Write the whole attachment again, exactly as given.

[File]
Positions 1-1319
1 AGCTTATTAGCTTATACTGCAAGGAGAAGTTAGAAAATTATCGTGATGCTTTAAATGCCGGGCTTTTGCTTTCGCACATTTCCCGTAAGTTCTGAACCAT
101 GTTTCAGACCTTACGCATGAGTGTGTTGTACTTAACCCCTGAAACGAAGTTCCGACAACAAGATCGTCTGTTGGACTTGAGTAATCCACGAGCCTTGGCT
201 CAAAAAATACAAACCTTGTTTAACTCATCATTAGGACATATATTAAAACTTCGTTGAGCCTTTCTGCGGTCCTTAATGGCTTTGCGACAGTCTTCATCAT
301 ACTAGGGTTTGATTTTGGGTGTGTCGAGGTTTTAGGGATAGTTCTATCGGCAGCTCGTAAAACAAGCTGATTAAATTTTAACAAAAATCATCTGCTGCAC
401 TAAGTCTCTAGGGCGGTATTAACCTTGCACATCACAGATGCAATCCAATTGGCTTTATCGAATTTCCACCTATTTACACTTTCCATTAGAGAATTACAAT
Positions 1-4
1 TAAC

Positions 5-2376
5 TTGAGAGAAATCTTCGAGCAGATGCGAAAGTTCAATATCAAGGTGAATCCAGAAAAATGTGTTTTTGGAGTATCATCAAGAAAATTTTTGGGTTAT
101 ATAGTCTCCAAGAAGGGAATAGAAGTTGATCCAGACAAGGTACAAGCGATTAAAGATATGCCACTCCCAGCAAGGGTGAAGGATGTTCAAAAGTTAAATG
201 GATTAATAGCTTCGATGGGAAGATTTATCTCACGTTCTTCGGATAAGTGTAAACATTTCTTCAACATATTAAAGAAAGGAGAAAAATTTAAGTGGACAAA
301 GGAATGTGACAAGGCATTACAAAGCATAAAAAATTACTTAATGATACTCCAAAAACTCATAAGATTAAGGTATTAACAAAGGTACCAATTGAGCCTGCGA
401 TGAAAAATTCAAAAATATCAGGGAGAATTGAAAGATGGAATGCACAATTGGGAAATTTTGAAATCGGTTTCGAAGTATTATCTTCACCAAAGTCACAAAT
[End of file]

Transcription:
Positions 1-1319
1 AGCTTATTAGCTTATACTGCAAGGAGAAGTTAGAAAATTATCGTGATGCTTTAAATGCCGGGCTTTTGCTTTCGCACATTTCCCGTAAGTTCTGAACCAT
101 GTTTCAGACCTTACGCATGAGTGTGTTGTACTTAACCCCTGAAACGAAGTTCCGACAACAAGATCGTCTGTTGGACTTGAGTAATCCACGAGCCTTGGCT
201 CAAAAAATACAAACCTTGTTTAACTCATCATTAGGACATATATTAAAACTTCGTTGAGCCTTTCTGCGGTCCTTAATGGCTTTGCGACAGTCTTCATCAT
301 ACTAGGGTTTGATTTTGGGTGTGTCGAGGTTTTAGGGATAGTTCTATCGGCAGCTCGTAAAACAAGCTGATTAAATTTTAACAAAAATCATCTGCTGCAC
401 TAAGTCTCTAGGGCGGTATTAACCTTGCACATCACAGATGCAATCCAATTGGCTTTATCGAATTTCCACCTATTTACACTTTCCATTAGAGAATTACAAT
Positions 1-4
1 TAAC

Positions 5-2376
5 TTGAGAGAAATCTTCGAGCAGATGCGAAAGTTCAATATCAAGGTGAATCCAGAAAAATGTGTTTTTGGAGTATCATCAAGAAAATTTTTGGGTTAT
101 ATAGTCTCCAAGAAGGGAATAGAAGTTGATCCAGACAAGGTACAAGCGATTAAAGATATGCCACTCCCAGCAAGGGTGAAGGATGTTCAAAAGTTAAATG
201 GATTAATAGCTTCGATGGGAAGATTTATCTCACGTTCTTCGGATAAGTGTAAACATTTCTTCAACATATTAAAGAAAGGAGAAAAATTTAAGTGGACAAA
301 GGAATGTGACAAGGCATTACAAAGCATAAAAAATTACTTAATGATACTCCAAAAACTCATAAGATTAAGGTATTAACAAAGGTACCAATTGAGCCTGCGA
401 TGAAAAATTCAAAAATATCAGGGAGAATTGAAAGATGGAATGCACAATTGGGAAATTTTGAAATCGGTTTCGAAGTATTATCTTCACCAAAGTCACAAAT